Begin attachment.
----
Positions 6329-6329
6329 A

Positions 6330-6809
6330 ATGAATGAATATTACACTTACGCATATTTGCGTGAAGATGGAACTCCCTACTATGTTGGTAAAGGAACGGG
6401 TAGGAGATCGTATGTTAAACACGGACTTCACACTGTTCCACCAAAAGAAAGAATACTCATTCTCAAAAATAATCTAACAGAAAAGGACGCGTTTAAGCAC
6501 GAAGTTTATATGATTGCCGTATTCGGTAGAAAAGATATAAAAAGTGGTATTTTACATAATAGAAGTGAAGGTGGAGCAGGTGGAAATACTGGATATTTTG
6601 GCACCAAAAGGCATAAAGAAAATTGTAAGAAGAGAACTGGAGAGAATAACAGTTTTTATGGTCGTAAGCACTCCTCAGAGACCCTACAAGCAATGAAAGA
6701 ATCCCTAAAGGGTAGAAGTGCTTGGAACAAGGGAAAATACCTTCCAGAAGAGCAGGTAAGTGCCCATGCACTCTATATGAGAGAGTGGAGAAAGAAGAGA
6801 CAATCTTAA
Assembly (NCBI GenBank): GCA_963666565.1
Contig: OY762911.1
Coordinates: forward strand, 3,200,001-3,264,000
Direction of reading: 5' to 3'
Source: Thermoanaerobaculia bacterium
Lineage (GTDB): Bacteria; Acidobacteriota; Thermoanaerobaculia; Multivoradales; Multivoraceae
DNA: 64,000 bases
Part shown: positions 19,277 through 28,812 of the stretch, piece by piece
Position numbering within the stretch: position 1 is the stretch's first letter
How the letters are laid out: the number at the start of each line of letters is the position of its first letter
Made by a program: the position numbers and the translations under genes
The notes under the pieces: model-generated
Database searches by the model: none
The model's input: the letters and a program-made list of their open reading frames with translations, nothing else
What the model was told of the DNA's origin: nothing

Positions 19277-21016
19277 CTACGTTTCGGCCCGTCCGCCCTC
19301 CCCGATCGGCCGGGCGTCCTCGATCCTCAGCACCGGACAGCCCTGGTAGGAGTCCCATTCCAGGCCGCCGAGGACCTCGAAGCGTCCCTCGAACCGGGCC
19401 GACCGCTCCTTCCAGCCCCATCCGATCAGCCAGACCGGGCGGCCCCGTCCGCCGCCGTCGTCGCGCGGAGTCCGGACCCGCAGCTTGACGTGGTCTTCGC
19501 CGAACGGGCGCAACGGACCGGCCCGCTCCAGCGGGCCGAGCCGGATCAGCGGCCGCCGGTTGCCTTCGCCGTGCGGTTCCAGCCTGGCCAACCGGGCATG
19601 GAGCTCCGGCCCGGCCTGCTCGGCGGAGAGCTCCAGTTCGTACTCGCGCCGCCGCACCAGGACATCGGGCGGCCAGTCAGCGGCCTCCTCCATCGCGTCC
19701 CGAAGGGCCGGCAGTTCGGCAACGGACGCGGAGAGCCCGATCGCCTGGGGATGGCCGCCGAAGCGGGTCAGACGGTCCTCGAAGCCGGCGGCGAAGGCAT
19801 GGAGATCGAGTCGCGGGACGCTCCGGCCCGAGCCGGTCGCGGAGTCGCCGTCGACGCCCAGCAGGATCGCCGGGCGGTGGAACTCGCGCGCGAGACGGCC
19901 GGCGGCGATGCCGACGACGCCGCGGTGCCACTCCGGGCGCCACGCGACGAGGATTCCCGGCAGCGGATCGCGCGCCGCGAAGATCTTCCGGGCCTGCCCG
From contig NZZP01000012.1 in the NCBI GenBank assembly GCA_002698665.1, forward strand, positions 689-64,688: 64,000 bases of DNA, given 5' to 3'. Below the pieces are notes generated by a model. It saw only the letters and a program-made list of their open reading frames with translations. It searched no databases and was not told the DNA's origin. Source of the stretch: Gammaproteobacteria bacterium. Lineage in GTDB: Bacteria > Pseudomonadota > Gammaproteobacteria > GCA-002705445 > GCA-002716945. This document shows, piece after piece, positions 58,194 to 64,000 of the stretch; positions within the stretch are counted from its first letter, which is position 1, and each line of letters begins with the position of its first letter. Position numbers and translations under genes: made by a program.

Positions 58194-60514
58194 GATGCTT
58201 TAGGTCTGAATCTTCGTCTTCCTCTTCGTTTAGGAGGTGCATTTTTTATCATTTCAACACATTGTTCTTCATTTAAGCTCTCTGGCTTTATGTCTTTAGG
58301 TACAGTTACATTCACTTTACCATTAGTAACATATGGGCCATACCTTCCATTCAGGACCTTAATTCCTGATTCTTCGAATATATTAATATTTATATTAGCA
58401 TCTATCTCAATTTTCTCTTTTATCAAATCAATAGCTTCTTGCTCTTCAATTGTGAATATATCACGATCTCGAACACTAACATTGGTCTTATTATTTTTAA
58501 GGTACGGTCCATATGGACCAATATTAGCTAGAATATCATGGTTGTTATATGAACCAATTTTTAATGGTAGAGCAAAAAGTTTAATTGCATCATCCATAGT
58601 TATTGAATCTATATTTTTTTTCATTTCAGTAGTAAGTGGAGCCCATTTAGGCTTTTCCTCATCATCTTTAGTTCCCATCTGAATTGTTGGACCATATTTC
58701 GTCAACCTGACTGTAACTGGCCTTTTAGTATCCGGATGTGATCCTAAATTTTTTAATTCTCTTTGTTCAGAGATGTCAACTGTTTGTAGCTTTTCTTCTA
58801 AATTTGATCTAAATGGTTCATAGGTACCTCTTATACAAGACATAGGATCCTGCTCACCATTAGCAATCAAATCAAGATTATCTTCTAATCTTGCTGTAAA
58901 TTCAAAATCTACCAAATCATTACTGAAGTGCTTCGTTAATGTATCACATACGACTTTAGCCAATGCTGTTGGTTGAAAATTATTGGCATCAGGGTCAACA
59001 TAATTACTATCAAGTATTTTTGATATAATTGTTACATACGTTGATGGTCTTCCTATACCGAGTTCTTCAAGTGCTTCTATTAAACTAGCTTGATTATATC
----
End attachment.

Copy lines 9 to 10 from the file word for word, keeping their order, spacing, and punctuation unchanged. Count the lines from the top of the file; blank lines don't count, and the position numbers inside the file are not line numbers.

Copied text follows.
6801 CAATCTTAA
Assembly (NCBI GenBank): GCA_963666565.1